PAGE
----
Just a couple days since I wrote a piece on David Bowie’s Pin Ups and bang! The Big Announcement!

Bowie is releasing a giant box set entitled Five Years 1969 – 1973. The first in a series of new sets, this one will be a 10 albums featuring his first 6 studio records, 2 live albums, plus The Rise and Fall of Ziggy Stardust and The Spiders From Mars 2003 Ken Scott Mix. In addition there will be a companion book featuring memorabilia, rare photos, hand written lyrics, press reviews and essays from the original album producers. It will all be available on CD and 180 gram audiophile vinyl.

Just to spell it out, you get:

David Bowie (aka Space Oddity), The Man Who Sold The World, Hunky Dory, The Rise and Fall of Ziggy Stardust and The Spiders From Mars, Aladdin Sane, Pin Ups, Live Santa Monica ’72, and Ziggy Stardust: The Motion Picture Soundtrack.

It will be released on September 28.

Not that I know anything about these things, but if he follows Springsteen’s example, but you can expect the newly remastered Space Oddity, The Man Who Sold The World, Hunky Dory and Pin Ups to get individual releases on Black Friday/Record Store Day. Either way, start saving now folks!

Like Green Eggs and Ham… or David Bowie – Pin Ups


Funny how some albums by the world’s biggest artists just don’t get given the respect they are entitled; or funny that some records can find reverence in one place and not another. Then there are those that are outright discarded or left out of the conversation because they don’t fit the mystique and narrative created by the artist themselves. Pin Ups is just such a record on all those levels. It was merely considered adequate by critics, and casual fans of Ziggy and Aladdin just seemed confused. It charted on three different occasions in the UK, but did little (by Bowie standards) in North America. Bowie’s  grand design to record two covers albums with songs from first the U.K. (Pin Ups) and then the U.S.(Bowie-ing Out) fizzled and the second record never materialized.

This might explain why as a teen I had avoided the record. Sure, I was a Bowie fan but I didn’t have cash for something I wasn’t going to really like. However, during a visit to my trusted used record store I picked up a copy, and found out that – I really do like this record. Like Green Eggs and Ham, I guess I should have tried it.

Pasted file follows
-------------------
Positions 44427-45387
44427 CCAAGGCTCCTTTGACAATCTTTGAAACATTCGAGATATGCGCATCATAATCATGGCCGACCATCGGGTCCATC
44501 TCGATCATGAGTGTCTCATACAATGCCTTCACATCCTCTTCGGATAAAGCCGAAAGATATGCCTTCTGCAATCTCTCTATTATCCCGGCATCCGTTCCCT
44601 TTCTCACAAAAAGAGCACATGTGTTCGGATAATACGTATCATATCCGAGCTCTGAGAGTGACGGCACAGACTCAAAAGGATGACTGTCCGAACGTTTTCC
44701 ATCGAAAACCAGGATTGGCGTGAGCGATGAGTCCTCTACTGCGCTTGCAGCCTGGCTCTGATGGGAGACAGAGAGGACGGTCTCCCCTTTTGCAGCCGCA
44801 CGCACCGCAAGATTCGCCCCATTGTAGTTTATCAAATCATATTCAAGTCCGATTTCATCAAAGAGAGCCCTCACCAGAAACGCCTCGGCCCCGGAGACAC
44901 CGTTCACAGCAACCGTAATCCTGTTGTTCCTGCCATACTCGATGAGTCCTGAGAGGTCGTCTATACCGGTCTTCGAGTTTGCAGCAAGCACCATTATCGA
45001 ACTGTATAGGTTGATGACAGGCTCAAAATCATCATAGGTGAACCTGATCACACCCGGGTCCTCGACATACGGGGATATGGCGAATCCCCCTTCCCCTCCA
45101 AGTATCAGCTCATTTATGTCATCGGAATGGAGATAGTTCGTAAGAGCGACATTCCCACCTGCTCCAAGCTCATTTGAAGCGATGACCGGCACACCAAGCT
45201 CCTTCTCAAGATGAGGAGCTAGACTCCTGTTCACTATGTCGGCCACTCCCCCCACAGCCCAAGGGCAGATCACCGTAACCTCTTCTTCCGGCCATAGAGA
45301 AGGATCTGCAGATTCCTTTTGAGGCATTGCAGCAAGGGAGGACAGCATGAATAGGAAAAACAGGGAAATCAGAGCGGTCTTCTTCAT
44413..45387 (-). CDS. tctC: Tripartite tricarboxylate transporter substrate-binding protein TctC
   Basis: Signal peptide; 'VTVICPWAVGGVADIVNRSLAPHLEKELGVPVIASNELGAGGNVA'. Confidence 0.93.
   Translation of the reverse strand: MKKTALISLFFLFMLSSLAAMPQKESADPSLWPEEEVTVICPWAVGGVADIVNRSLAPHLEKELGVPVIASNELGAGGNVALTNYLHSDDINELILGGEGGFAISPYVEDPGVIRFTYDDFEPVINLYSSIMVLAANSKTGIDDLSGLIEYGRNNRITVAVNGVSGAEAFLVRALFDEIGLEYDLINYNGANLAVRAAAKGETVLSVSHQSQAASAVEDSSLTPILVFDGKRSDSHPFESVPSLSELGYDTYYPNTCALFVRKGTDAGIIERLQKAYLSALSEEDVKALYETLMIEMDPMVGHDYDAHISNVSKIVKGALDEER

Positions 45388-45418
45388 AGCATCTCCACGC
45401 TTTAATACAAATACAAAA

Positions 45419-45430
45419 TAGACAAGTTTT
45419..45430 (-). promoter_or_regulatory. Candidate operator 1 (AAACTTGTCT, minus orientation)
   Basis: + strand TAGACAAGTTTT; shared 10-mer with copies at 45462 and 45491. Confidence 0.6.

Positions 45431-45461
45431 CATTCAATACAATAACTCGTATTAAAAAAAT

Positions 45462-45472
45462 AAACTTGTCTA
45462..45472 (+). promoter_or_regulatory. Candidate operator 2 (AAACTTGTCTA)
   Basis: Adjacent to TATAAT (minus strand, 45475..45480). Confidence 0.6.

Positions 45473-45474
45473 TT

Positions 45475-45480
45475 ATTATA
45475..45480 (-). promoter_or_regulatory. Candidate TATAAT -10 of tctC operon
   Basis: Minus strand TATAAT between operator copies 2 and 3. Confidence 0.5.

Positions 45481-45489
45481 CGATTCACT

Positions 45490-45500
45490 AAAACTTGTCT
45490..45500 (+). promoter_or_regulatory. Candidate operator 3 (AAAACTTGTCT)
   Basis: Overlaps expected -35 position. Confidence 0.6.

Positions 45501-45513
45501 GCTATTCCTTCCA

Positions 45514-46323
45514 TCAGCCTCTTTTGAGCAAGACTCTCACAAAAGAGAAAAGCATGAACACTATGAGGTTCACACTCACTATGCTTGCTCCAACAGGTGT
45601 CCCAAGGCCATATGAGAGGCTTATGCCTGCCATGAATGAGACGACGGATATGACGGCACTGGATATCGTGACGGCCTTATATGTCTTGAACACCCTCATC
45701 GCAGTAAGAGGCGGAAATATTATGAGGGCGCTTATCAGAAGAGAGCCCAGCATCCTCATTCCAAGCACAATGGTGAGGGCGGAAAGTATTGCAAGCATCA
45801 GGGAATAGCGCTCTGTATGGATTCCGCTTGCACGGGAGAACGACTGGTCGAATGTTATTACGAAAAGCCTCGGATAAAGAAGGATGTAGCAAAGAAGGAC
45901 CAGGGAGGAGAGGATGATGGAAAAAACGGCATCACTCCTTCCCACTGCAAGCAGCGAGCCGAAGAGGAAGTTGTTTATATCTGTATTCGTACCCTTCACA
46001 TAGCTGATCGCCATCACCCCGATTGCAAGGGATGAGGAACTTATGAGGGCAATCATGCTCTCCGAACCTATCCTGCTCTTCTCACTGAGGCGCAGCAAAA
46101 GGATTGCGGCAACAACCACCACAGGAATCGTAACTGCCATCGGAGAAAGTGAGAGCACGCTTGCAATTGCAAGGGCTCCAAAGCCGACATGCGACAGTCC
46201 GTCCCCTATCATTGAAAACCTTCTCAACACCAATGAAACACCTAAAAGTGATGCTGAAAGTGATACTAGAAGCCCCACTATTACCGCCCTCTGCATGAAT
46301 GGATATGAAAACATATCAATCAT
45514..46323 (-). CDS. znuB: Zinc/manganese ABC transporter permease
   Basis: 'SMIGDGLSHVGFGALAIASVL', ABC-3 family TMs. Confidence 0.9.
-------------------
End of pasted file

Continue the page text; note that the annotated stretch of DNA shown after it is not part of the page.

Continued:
Now I find myself wondering if I can get my hands on a “collectible version.” The copy I purchased came from a batch of regular black vinyl that was released in unison with that new technology, the compact disc back in 1984. But… it wasn’t the only vinyl Bowie released that year. A series of limited edition and numbered picture discs also came out. The series included Hunky Dory, Ziggy Stardust, Aladdin Sane, Pin Ups and Diamond Dogs. Amazingly, you can get mint copies of it still for about $60 American and used copies around $40. (However, Ziggy has asking prices over $250 in case you started thinking about it.)


The next remaster did not occur until 1990 and things got a little complicated at this point. Pin Ups was released worldwide by EMI, but in North America RYKO got hold of the remaster job, and they did things a little differently. Rather than the black vinyl with gatefold cover as EMI had done, RYCO released a limited edition numbered copy in clear vinyl. For comparison sake, you can get the EMI version for about $30 but the RYCO vinyl will set you back about $100 plus shipping on the reseller market.


Of course, any crate digger out there will tell you they can get an original in decent shape for a fraction of all those prices… so, give it a listen on whatever handy device you have. Then you can decide on a budget, because if you’re anything like me, you’ll want a copy.